The fish eye
By: Brian Baker
The fish eye stares
at you. Incriminates,
right up until the hook
pops out of its center,
a 3D effect, looks to be
headed for your heart,
straight from the fish’s heart
to your own.
Tony and I
climbed into this wrong world
one hot day. Found it
under a bridge outside
of town. We even arrived
there the wrong way, by car,
when it should have been bikes,
in halos of dust.
On this wrong day
we caught the right fish
(one fish, between the two of us),
it swam up from the bottom
to bite again, as it had before.
We both remember this same fish
from years before, it had followed
us through winding waterways
to here. It eats from the bottom,
is prehistoric, takes the hook
in many places: the mouth, deep
into its gills, through the backbone.
who got there the right way,
watched us do this, take their place
for an hour, show them how to catch
the big one, over and over again.
It is the same fish,
it is caught one way,
it is caught in many ways,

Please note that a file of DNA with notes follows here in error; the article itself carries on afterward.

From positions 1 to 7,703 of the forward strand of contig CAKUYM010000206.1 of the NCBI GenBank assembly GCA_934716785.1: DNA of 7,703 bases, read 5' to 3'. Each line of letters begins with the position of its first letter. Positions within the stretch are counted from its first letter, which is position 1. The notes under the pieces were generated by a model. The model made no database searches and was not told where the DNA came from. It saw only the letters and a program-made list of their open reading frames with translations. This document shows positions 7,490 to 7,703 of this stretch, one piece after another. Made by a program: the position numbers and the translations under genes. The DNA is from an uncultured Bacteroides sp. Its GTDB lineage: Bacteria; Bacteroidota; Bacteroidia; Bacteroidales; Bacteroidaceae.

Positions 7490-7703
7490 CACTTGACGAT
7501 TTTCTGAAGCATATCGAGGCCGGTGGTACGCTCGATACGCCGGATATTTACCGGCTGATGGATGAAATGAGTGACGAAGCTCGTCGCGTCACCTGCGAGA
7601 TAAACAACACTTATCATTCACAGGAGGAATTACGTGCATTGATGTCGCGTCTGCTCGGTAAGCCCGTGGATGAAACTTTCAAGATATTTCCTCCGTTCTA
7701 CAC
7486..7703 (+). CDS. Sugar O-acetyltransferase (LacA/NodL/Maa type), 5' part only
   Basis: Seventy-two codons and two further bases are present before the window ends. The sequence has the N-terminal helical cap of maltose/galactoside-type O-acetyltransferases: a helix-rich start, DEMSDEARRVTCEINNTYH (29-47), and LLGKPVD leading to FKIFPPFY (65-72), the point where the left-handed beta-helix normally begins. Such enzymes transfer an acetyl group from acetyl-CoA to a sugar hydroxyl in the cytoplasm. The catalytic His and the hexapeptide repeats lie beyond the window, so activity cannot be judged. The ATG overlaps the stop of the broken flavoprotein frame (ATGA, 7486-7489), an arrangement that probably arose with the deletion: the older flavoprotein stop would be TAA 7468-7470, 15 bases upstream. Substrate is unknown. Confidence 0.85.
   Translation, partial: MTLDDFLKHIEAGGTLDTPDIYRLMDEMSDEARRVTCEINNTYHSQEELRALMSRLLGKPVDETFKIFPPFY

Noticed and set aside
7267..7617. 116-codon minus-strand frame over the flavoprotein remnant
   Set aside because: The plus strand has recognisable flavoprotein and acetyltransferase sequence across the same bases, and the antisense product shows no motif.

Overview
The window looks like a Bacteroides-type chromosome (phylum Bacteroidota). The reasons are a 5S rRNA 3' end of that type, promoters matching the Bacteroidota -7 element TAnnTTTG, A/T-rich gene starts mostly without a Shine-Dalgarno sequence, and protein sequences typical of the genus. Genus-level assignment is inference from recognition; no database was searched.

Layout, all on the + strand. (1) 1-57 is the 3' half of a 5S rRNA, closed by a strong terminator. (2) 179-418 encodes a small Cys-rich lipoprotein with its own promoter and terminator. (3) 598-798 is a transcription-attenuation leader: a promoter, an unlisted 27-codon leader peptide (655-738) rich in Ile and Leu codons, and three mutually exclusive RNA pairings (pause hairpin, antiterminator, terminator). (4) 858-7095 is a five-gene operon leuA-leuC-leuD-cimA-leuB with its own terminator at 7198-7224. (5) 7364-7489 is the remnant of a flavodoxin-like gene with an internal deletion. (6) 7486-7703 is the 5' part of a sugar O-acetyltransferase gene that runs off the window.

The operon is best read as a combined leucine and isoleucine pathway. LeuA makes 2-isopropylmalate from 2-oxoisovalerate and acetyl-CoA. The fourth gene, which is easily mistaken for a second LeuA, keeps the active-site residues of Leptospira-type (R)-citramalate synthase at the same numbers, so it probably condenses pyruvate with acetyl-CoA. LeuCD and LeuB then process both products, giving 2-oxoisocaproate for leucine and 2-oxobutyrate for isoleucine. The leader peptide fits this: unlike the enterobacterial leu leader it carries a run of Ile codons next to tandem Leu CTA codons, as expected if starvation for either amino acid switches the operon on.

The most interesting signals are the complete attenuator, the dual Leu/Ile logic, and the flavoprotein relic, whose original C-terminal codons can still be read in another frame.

looks up at you through the mud
with one round eye
cannot be killed.
Brian Baker is a poet living in London, Canada. A previous poetic version of him published work in such places as Dandelion, The Antigonish Review and the University of Windsor Review. The more recent and revitalized version was winner of the 2020 Poetry London open theme contest.
"Tony (who is now, sadly, departed) and I often would just throw our rods into the back of my car and head for the countryside. Most of the time we didn't even know where we were headed but would drive til we found a spot which was as importantly a pretty spot as it was somewhere we thought there might actually be fish. This poem was the result of the juxtaposition of the wild expectations of young boys versus the contemplative exercises of older men. As well, I attempted to touch on the sometimes adversarial nature of hunting the fish/ being hunted BY the fish!"